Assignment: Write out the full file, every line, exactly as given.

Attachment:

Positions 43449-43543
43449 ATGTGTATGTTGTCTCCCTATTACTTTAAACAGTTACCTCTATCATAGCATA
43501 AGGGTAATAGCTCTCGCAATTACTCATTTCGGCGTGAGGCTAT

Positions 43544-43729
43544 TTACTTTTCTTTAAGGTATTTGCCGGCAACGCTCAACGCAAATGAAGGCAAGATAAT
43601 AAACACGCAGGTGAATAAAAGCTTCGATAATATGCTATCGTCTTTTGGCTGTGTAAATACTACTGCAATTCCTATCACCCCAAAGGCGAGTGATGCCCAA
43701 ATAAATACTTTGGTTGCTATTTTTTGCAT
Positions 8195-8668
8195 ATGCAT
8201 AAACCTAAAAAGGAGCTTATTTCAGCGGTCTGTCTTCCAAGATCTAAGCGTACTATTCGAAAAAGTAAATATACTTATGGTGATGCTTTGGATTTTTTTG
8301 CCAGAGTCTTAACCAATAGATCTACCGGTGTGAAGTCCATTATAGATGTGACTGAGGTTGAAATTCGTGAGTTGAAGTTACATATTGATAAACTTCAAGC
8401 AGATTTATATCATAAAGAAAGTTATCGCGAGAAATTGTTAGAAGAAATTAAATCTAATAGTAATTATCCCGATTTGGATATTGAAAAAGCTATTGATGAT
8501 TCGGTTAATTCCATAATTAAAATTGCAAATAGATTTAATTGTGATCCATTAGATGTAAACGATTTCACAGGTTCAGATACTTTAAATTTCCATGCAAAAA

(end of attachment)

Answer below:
Positions 43449-43543
43449 ATGTGTATGTTGTCTCCCTATTACTTTAAACAGTTACCTCTATCATAGCATA
43501 AGGGTAATAGCTCTCGCAATTACTCATTTCGGCGTGAGGCTAT

Positions 43544-43729
43544 TTACTTTTCTTTAAGGTATTTGCCGGCAACGCTCAACGCAAATGAAGGCAAGATAAT
43601 AAACACGCAGGTGAATAAAAGCTTCGATAATATGCTATCGTCTTTTGGCTGTGTAAATACTACTGCAATTCCTATCACCCCAAAGGCGAGTGATGCCCAA
43701 ATAAATACTTTGGTTGCTATTTTTTGCAT
Positions 8195-8668
8195 ATGCAT
8201 AAACCTAAAAAGGAGCTTATTTCAGCGGTCTGTCTTCCAAGATCTAAGCGTACTATTCGAAAAAGTAAATATACTTATGGTGATGCTTTGGATTTTTTTG
8301 CCAGAGTCTTAACCAATAGATCTACCGGTGTGAAGTCCATTATAGATGTGACTGAGGTTGAAATTCGTGAGTTGAAGTTACATATTGATAAACTTCAAGC
8401 AGATTTATATCATAAAGAAAGTTATCGCGAGAAATTGTTAGAAGAAATTAAATCTAATAGTAATTATCCCGATTTGGATATTGAAAAAGCTATTGATGAT
8501 TCGGTTAATTCCATAATTAAAATTGCAAATAGATTTAATTGTGATCCATTAGATGTAAACGATTTCACAGGTTCAGATACTTTAAATTTCCATGCAAAAA